In the nearly 200 years since the job of Boston Mayor was created, 54 white men filled the role of top city executive. Kim Janey changed that last Wednesday.
Former Boston City Council President Kim Janey was sworn in as the 55th mayor of Boston last Wednesday following the confirmation of Marty Walsh, BC ’09, as Labor Secretary on Tuesday. https://t.co/xETmiKV7cz
— The Heights (@bcheights) March 29, 2021
Janey shattered two historic barriers when she became acting mayor of Boston. She is both the first woman and the first person of color to lead the city.
Janey, a Black woman was elevated from city council president to the city’s top executive position after Marty Walsh resigned immediately to become U.S. Labor Secretary in President Joe Biden’s cabinet. His resignation came swiftly following the U.S Senate’s confirmation of his nomination.
“It’s hard to overstate the very significance of inaugurating a woman of color as acting mayor of Boston,” said Amanda Hunter, the executive director of the Barbara Lee Family Foundation, which advocates for women in politics. “ We have exclusively had white, male mayors leading this city for nearly 200 years, “ this despite the city becoming more and more diverse.”
For at least two decades, most residents have been non-white or Hispanic. Also women outnumber men in Boston, according to the U.S. Census Bureau.
It’s a time for everyone to celebrate Janey’s historic glass-ceiling breakthrough. Deanna Cook certainly is. Cook met Janey when she and her twin sister were continuously being sent to detention for wearing extensions in their hair at school.
Hair extensions are popular among young Black girls but violated a culturally-demeaning dress code that was of course set by “predominantly white administrators,” Cook said. “We basically had no representation, we had such a hard time getting the policy overturned, mainly because those in charge didn’t care to understand and also didn’t care.”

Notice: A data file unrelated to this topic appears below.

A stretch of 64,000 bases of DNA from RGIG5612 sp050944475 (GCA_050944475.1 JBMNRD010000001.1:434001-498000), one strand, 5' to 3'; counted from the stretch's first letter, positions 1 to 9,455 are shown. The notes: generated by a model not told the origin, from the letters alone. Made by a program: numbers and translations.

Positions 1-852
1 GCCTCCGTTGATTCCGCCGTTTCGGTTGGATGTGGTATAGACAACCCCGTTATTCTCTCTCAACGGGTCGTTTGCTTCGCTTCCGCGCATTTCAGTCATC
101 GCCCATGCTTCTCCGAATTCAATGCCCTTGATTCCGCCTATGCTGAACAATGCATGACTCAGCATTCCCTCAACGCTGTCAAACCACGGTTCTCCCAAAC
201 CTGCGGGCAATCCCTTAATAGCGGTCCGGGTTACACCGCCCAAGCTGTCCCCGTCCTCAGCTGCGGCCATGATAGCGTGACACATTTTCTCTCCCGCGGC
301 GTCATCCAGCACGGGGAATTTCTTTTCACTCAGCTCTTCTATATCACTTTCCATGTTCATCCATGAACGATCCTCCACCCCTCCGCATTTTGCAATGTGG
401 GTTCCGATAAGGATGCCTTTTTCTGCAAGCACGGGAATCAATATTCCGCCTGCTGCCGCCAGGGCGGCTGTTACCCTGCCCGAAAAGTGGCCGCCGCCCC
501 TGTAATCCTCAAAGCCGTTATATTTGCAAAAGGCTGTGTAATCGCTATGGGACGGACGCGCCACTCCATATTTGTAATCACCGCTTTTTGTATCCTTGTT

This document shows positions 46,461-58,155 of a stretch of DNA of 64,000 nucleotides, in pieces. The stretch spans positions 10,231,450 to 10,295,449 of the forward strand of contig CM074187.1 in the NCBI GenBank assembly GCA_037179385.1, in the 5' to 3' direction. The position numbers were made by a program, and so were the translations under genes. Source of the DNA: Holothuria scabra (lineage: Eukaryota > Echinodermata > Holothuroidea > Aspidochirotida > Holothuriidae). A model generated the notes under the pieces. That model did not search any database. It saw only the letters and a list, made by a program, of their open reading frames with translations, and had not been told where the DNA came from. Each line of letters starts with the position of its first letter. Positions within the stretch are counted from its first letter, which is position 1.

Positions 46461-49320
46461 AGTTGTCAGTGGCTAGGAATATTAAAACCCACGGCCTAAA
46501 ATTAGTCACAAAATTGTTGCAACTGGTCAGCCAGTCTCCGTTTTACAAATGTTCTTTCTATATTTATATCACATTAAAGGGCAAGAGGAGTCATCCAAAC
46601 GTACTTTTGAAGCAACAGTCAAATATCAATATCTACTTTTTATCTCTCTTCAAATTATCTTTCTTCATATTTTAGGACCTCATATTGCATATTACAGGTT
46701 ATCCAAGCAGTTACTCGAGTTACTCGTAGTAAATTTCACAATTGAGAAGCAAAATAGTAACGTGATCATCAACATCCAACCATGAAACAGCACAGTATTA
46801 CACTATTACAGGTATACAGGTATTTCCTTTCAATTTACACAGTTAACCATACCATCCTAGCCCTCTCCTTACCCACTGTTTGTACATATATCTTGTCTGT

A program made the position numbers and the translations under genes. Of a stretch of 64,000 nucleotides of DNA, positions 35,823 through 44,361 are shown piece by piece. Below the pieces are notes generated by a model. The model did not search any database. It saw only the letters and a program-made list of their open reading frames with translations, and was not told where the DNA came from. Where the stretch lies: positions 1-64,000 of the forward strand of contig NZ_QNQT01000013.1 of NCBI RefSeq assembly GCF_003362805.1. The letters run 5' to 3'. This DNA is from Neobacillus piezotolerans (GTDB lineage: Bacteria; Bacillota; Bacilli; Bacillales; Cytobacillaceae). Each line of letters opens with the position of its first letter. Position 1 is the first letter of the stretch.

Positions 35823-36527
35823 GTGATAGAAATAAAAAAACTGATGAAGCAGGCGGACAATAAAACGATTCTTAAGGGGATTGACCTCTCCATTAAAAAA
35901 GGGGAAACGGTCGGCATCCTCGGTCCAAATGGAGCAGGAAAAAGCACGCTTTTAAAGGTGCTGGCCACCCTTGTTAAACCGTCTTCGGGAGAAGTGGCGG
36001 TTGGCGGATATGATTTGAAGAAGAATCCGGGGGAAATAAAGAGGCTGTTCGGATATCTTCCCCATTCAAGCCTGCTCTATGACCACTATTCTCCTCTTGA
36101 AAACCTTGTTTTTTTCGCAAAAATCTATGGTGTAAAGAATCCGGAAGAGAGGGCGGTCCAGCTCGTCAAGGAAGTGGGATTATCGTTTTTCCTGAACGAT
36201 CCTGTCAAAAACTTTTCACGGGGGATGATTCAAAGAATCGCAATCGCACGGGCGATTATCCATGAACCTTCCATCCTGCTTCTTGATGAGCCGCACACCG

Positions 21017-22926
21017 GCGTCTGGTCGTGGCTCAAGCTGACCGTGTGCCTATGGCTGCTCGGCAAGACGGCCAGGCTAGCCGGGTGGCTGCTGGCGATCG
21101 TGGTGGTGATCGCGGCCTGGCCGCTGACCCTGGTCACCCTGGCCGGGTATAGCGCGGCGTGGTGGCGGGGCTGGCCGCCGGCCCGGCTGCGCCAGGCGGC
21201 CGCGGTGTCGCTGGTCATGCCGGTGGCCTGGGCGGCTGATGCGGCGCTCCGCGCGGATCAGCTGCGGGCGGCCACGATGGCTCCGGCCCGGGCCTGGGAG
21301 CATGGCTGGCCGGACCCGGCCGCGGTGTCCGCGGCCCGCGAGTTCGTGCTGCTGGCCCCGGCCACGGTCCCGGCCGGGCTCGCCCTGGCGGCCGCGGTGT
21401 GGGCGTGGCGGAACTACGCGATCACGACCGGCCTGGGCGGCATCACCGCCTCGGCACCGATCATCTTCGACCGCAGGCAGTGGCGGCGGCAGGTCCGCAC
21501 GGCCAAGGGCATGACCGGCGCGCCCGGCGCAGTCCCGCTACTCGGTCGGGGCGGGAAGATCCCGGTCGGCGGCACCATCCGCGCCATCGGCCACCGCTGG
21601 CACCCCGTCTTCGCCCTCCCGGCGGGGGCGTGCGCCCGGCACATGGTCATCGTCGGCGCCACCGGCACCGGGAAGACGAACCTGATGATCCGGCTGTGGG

At the particular time, Janey worked at the nonprofit Massachusetts Advocates For Children. It was in that role, she argued the ban of hair extensions was discriminatory and helped the Cook sisters change the dress code at the Mystic Valley Regional Charter School in Maiden. This victory helped propel Janey to a seat on the city council a few months later.
Janey’s new role as acting mayor has excited the Black community and especially Cook, now a sophomore at UMass Amherst, who said the entire city of Boston has suffered from the same lack of diversity in leadership that her old high school did.
Janey can make a difference citywide, which would be a welcome sight and feeling in Boston with its long history of racial division and police oppression. Janey, who knows what it’s like to be the little Black girl in a classroom, is now in charge and can make positive changes from experience, and institute policies that will affect the more diverse crowd as well as others.
Acting Mayor Kim Janey is getting right to work providing free Charlie cards to hard-hit neighborhoods:
— MA WomensPoliCaucus (@MWPC) March 29, 2021
“In no way, shape, or form do I believe she’ll upend Boston politics, because she and Walsh were in agreeance on many views. But having a mayor who reflects so many residents can be an asset during the pandemic recovery,” said Hunter of the Barbara Lee Family Foundation.
Janey will remain in the acting mayor role until a new mayor is sworn into office following the fall election. Janey has less than four years on the city council, making her still relatively new when it comes to politics. If she does decide to run for mayor she’ll have some stiff competition from three fellow council members.
At this time she hasn’t announced her intentions as it pertains to running for mayor, yet in many ways some believe she’s been preparing herself for this moment for decades.
Known as a hard worker, who grinds daily, many believed the opportunity would eventually come for her. Many also believe she’s an ally to the mayor’s seat, but they’re also realistic about how much work lies ahead in the near future.
Janey’s appointment could be the start of a new way of thinking about political leadership, but in reality it still doesn’t cleanse the palate of Boston’s long-standing systemic and institutional racism.